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January 17, 2014 | By Emily Alpert Reyes
Divorce is higher among religiously conservative Protestants - and even drives up divorce rates for other people living around them, a new study finds. The study, slated to be published in the American Journal of Sociology, tackles the “puzzling paradox” of why divorce is more common in religiously conservative “red” states. If religious conservatives believe firmly in the value of marriage, why is divorce especially high in places like Alabama and Arkansas? To figure that out, researchers from the University of Texas and the University of Iowa analyzed county divorce statistics against information from an earlier study of religious congregations.
May 28, 2013 | By David Lauter
WASHINGTON - Although the controversies dominating political headlines eventually might undermine President Obama's standing with voters, a longer-term reality - a declining number of people who identify themselves as conservatives - could cause much more trouble for his Republican opponents. Republicans won big in the 2010 midterm election, taking control of the House and numerous state legislatures. That victory corresponded with a significant increase in the percentage of Americans calling themselves conservative, particularly on economic issues.
January 19, 2010
Now that "Avatar" has been named the best motion picture drama by the Hollywood Foreign Press Assn., making it a front-runner in the Oscar sweepstakes, does it mean the terrorists have won? Judging from the anger the movie has generated in some conservative circles, one might think so. Filmmaker James Cameron's science-fiction epic, which is on track to be the highest-grossing movie ever, has been widely derided as anti-American,liberal propaganda. That's funny, we thought it was just formulaic -- if incredibly artful -- escapist fantasy.
September 5, 2013 | By David Horsey
Despite the fact that there have been many brilliant thinkers through the centuries who called themselves conservatives, it does seem that, when we look at things through the rearview mirror of American history, it is conservatives who are left stuck in the mud. Today's conservatives may call themselves tea partiers, but the original bunch that tossed boxes of tea over the side of British ships was a gaggle of radicals, not conservatives. In 1776, it was conservative people who thought the Declaration of Independence was a traitorous document.
September 29, 2010 | By Jeffrey A. Miron
For decades, the U.S. debate over drug legalization has pitted conservatives on one side against libertarians and some liberals on the other. A few conservatives have publicly opposed the drug war (e.g., National Review founder William F. Buckley Jr.), but most conservatives either endorse it or sidestep the issue. Yet vigorous opposition to the drug war should be a no-brainer for conservatives. Legalization would not only promote specific policy objectives that are near and dear to conservative hearts, it is also consistent with core principles that conservatives endorse in other contexts.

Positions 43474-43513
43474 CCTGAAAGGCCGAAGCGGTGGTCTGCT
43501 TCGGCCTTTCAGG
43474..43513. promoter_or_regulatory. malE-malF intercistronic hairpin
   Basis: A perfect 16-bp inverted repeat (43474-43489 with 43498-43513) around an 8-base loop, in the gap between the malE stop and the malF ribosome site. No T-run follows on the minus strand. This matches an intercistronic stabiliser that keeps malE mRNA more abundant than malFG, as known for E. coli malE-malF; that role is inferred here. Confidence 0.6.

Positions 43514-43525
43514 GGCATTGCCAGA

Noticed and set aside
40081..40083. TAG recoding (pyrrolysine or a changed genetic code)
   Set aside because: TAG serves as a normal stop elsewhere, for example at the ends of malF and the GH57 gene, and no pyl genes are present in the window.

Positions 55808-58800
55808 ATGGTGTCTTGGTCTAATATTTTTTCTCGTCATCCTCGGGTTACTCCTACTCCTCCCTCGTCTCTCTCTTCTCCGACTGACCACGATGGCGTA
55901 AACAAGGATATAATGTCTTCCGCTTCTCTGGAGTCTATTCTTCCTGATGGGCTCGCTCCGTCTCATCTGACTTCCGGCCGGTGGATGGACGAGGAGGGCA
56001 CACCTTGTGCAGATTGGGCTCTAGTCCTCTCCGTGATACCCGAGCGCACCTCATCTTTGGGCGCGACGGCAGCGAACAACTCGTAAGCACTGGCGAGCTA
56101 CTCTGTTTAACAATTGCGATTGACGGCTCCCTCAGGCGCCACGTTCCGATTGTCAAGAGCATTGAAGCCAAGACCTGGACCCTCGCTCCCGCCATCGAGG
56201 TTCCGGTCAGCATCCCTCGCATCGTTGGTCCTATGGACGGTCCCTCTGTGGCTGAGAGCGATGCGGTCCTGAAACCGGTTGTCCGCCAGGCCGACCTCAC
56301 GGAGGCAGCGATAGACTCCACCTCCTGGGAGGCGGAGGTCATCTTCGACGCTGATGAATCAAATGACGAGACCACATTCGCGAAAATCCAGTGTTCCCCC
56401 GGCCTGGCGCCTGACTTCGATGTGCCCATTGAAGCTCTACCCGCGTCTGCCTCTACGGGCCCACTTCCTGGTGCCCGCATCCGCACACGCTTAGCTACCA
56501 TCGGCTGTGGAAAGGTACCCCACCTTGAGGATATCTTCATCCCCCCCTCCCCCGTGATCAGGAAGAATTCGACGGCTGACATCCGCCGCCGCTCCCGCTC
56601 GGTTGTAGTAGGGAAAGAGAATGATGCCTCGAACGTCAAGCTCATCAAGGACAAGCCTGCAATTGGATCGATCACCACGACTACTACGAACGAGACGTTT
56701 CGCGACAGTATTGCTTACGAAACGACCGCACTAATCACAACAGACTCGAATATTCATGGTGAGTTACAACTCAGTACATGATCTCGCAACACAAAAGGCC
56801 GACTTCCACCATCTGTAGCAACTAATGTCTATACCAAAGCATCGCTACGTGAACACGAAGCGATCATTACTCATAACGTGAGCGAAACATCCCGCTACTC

January 15, 2006
Re "The right divide," Opinion, Jan. 11 Todd Gitlin's questioning spirit can only do conservatives good. Among the questions they might consider are: Does the "word of God" trump the Constitution? Is faith more reliable than reason? Should abortion be a crime? Are presidents free to violate statutory law, in wartime or otherwise; and if so, are presidents also free to determine when we are, or are no longer, at war? To what extent do we have the right to inflict casualties on other peoples to enhance our security?
October 15, 1987
In response to Nelson's angry diatribe against "high-minded moralizing liberals," might I suggest that the biggest differences between liberals and conservatives would seem to be their views on two crucial points--personal freedoms and big business. Conservatives would reduce personal freedoms (through limits on abortion and civil rights, Judge Robert Bork, etc.), but allow big business to operate with a minimum of restrictions (resulting in such debacles as the Iran- contra affair and the Wall Street insider trading scandal)
August 8, 2009 | Borzou Daragahi
A hard-line group demanded Friday that Iran's President Mahmoud Ahmadinejad obey the country's supreme leader or risk losing the confidence of lawmakers from his own conservative political camp. The Front Loyal to Imam and Leadership, a group of 14 conservative political parties and organizations led by prominent hard-liner Habibollah Asgaroladi, demanded that Ahmadinejad consult with his supporters before making appointments to his Cabinet, which he must submit for approval within 12 days.
July 26, 2013 | By Pat Nolan and Chuck DeVore
When liberals expand the reach and cost of government, we conservatives label them "knee-jerk. " However, conservatives have shown themselves to be enthusiastically knee-jerk in one area: criminal justice spending. For more than 40 years, conservatives have blindly supported a vast expansion of criminal laws and appropriated billions of dollars for new prisons to hold the inmates convicted under those laws. Now, the weight of those costs is sinking California's budget, siphoning off dollars that could go to schools, roads, hospitals or tax cuts.
January 28, 2011 | By Richard Fausset, Los Angeles Times
Reduced sentences for drug crimes. More job training and rehabilitation programs for nonviolent offenders. Expanded alternatives to doing hard time. In the not-too-distant past, conservatives might have derided those concepts as mushy-headed liberalism ? the essence of "soft on crime. " Nowadays, these same ideas are central to a strategy being packaged as "conservative criminal justice reform," and have rolled out in right-leaning states around the country in an effort to rein in budget-busting corrections costs.
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